Unfortunately, SLG Publishing, the publisher of PR&TP, really isn't in the comics game anymore. It was the victim of the corporate conspiracy between Diamond and the big comics companies to force smaller companies' books right off the racks and out of mainstream comic book shops. It sucks, but that's the way it is.

SLG now only re-supplies Amazon. They don't sell copies in their online SLG Store anymore, and bookstores can't get it wholesale either. So it;'s Amazon or nothing. The 1st edition is gone. It started selling briskly after My Friend Dahmer and then, alas, a roof leak at the SLG warehouse destroyed the remaining copies. But a nice 2nd edition has been printed, with much better paper, and the horrendously bad trim has been fixed. Trust me, you're better of with the 2nd edition. Buy it HERE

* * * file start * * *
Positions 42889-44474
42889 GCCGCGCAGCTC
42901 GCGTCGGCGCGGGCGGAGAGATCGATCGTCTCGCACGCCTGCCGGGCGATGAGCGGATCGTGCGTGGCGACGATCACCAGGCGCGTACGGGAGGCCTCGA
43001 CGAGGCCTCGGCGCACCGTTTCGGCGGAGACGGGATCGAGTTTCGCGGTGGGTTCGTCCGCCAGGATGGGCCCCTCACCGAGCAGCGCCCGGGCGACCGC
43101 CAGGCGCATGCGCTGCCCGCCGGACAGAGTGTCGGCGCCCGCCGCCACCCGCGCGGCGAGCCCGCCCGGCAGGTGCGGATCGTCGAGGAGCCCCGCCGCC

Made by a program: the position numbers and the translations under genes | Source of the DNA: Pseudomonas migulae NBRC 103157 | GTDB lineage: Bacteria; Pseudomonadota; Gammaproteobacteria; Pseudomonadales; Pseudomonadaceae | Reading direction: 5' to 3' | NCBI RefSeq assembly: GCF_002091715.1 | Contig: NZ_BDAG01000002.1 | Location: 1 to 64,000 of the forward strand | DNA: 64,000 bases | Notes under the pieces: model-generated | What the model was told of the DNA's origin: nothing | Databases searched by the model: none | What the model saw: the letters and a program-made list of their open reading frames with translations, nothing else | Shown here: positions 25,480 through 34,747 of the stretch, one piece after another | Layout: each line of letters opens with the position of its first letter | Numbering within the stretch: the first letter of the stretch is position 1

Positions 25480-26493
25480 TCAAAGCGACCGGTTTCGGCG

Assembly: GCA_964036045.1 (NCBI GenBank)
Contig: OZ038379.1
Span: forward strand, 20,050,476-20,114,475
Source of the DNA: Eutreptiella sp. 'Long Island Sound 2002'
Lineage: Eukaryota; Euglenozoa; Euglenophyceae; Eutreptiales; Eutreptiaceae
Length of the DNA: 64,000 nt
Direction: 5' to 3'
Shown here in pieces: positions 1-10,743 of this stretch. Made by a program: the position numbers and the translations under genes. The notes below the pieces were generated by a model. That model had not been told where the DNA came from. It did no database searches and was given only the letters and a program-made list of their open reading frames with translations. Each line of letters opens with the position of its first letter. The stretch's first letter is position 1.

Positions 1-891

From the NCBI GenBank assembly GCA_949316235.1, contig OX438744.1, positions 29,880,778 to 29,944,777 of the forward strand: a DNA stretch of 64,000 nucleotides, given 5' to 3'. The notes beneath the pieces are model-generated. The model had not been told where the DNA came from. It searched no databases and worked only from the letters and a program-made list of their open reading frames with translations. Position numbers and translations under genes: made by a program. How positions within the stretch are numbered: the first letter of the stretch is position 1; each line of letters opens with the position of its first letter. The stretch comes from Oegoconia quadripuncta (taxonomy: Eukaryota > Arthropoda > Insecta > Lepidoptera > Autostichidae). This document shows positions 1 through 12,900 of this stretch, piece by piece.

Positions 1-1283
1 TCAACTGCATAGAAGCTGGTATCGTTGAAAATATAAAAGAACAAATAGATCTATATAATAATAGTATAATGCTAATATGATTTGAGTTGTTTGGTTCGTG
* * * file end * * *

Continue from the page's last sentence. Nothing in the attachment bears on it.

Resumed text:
Comixology also offers a sweet digital version. Buy it HERE

Now, French readers will have no problems getting a copy. Punk Rock et Mobile Homes is, I'm told, still selling briskly and remains in print from the fine folks at 
Editions çà et là, with additional printings scheduled. Pick up a copy at your favorite BD Librarie.

Monday, August 1, 2016

My Eisner Award speech!

Finally got a copy of this. here's the acceptance speech I wrote about in the lengthy Comic-con blog post below. I can not-so-humbly report that it brought the house down at the ceremony. The rest of the weekend, I was congratulated more for this speech than for the Eisner!